Separation incentives and minimum wages in a job-posting search framework
We present a job posting model of a labour market where jobs differ in characteristics other than wages and workers differ in their marginal willingness to pay for such characteristics. This creates incentives for firms to separate workers by posting multiple jobs. The interaction between these separation incentives and the standard search frictions is the key contribution of the paper. The paper examines the implications for policies such as a minimum wage or ones which set minimum standards on these non-wage job characteristics. We show that policies that set standards on wages and the other job characteristics can increase the utility of the worst-off workers and may reduce inefficient forms of unemployment. Policies that only intervene in one aspect on the other hand may increase these forms of unemployment.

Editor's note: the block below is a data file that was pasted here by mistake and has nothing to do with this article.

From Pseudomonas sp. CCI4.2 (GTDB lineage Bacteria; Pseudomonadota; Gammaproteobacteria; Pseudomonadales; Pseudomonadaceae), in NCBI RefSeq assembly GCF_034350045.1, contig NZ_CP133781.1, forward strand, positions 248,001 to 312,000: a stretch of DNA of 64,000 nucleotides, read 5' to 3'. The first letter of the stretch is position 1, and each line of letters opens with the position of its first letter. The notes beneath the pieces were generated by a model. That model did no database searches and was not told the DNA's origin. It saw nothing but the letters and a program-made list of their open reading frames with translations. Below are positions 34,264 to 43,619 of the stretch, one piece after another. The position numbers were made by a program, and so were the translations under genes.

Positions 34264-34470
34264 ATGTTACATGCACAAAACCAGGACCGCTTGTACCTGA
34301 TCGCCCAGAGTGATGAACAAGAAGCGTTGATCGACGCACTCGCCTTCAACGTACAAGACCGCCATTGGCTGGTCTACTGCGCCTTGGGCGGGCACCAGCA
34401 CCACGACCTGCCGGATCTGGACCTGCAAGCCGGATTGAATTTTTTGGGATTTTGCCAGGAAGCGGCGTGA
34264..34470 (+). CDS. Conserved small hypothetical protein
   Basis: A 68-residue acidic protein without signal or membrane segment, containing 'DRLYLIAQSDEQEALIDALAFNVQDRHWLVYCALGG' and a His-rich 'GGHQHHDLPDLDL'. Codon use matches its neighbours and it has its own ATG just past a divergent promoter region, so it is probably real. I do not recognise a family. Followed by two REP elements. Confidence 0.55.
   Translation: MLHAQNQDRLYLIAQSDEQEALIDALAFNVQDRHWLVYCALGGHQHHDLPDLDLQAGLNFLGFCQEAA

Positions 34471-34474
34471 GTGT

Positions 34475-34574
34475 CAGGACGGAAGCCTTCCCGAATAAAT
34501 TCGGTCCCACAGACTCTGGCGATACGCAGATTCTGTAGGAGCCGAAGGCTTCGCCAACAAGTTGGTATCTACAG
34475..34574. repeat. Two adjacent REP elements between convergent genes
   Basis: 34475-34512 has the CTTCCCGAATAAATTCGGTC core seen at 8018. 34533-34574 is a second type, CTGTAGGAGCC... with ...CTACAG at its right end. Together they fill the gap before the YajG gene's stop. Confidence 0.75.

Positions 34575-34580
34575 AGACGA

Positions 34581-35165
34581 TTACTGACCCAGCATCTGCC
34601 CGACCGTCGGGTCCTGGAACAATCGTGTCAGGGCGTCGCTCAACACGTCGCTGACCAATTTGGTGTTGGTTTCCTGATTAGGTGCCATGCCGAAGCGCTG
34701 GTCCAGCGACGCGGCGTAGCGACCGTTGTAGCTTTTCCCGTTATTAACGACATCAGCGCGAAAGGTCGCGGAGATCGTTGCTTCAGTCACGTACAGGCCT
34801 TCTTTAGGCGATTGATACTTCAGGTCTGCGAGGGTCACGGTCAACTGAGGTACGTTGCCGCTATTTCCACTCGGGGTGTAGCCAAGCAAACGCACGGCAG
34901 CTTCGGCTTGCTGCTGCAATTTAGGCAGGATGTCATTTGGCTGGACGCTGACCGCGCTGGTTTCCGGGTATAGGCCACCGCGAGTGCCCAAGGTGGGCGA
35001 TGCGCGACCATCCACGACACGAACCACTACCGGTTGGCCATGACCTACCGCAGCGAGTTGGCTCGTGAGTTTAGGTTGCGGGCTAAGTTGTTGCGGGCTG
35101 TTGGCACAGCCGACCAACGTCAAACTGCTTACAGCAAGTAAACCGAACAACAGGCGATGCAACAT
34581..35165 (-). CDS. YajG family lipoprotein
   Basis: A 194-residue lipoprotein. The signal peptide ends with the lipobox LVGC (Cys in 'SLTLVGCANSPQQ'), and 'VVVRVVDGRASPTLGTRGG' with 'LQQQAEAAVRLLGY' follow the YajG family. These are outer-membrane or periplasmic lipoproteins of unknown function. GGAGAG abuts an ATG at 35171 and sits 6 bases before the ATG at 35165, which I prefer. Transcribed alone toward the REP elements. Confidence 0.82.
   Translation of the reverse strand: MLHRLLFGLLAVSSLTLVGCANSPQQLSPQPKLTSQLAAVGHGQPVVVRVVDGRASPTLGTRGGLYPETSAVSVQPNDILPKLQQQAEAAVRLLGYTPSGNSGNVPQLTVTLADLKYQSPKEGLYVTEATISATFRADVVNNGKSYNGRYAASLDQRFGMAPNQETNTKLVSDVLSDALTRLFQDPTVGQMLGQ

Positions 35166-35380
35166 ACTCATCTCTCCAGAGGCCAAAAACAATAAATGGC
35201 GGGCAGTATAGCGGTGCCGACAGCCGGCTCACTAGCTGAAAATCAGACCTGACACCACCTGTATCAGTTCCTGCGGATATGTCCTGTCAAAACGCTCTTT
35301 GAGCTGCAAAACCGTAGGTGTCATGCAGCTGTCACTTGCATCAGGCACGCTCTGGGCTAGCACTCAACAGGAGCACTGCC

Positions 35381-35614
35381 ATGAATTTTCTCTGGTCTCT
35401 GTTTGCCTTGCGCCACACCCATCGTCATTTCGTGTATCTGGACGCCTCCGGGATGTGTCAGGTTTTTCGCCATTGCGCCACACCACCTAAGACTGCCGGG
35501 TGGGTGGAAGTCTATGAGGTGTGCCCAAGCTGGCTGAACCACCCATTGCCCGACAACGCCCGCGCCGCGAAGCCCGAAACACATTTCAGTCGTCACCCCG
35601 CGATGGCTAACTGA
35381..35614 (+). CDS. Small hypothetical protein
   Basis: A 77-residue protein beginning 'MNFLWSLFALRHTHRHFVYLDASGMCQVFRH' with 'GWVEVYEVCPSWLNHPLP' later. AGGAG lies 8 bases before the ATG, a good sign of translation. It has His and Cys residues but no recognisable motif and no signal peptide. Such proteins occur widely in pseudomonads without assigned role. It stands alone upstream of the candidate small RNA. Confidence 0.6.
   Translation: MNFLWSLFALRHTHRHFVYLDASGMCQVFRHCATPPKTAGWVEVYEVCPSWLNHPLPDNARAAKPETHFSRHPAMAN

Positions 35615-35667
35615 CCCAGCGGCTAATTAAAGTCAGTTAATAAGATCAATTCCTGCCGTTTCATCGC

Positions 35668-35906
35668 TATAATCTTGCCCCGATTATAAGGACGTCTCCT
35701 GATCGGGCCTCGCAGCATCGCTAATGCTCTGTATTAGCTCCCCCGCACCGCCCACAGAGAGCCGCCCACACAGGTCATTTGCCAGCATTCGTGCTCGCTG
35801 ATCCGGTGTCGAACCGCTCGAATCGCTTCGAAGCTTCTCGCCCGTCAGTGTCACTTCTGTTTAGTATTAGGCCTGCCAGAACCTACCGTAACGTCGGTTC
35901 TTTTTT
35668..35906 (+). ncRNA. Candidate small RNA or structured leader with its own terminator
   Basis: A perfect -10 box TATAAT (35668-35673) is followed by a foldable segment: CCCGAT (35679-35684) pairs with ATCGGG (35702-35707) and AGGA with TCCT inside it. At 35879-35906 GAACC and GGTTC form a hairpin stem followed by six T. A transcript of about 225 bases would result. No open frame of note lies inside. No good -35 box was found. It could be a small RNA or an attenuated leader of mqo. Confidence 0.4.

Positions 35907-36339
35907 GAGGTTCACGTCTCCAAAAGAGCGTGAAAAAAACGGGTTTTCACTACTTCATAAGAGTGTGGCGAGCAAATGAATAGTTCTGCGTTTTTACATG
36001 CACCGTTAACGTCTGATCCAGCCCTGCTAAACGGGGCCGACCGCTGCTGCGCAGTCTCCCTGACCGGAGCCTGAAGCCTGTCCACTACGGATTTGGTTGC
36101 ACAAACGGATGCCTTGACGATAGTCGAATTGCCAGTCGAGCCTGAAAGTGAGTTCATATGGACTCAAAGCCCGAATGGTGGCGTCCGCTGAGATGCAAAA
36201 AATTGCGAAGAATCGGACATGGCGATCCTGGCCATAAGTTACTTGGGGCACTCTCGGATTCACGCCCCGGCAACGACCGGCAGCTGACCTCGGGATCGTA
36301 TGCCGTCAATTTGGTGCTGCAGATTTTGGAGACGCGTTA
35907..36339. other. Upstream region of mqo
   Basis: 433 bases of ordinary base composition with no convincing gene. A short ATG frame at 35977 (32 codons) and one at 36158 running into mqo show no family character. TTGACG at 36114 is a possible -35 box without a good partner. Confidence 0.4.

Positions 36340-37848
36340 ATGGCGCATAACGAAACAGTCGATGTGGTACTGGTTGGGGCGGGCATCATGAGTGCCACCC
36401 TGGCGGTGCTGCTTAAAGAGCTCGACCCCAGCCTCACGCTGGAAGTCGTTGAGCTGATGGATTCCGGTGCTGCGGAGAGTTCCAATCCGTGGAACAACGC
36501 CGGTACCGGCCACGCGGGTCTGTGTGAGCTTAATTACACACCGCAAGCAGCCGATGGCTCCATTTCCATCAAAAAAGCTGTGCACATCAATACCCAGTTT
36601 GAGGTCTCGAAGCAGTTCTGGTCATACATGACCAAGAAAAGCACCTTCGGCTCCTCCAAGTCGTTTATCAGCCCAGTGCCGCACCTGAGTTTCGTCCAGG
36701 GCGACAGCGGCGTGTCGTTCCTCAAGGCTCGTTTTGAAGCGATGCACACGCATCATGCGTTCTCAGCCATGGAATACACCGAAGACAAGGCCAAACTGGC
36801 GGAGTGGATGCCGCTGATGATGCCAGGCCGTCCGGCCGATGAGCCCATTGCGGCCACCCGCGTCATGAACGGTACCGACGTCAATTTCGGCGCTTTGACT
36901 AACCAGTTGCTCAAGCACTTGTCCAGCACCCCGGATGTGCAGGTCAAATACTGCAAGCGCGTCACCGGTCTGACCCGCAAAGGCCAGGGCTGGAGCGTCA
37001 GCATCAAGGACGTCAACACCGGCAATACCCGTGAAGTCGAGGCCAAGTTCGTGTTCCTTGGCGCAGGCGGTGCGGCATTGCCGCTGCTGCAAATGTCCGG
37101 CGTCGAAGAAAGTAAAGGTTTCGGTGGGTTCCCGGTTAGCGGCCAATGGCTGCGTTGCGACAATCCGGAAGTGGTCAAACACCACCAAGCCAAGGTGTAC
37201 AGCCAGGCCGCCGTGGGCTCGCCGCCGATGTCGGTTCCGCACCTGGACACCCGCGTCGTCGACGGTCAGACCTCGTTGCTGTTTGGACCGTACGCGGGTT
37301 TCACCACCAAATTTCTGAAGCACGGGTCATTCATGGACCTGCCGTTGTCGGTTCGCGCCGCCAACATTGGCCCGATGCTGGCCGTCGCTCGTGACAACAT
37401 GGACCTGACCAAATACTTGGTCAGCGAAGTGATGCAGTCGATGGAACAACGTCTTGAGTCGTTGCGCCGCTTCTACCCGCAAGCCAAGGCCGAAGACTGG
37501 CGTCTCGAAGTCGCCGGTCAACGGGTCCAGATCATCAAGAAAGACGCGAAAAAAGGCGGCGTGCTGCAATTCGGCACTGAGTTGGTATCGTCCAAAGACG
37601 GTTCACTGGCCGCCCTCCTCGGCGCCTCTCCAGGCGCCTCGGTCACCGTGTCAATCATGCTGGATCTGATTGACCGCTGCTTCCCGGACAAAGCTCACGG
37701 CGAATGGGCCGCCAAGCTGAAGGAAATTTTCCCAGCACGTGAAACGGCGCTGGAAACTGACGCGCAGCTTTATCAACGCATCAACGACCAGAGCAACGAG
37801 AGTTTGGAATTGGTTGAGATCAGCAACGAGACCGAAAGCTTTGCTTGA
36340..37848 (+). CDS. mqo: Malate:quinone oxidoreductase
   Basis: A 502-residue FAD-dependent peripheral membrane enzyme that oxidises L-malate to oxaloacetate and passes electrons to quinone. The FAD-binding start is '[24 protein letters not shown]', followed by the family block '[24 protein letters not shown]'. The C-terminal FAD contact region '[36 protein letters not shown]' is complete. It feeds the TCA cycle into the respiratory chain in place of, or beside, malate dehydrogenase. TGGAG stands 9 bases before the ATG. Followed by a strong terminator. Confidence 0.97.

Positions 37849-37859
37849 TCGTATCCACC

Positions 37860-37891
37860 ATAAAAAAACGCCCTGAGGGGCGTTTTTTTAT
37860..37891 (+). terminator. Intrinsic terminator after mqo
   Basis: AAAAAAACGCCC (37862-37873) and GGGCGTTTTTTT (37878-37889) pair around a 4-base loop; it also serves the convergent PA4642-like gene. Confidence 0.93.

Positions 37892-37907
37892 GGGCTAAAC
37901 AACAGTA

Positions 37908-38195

|Date of creation:||Feb 2014|
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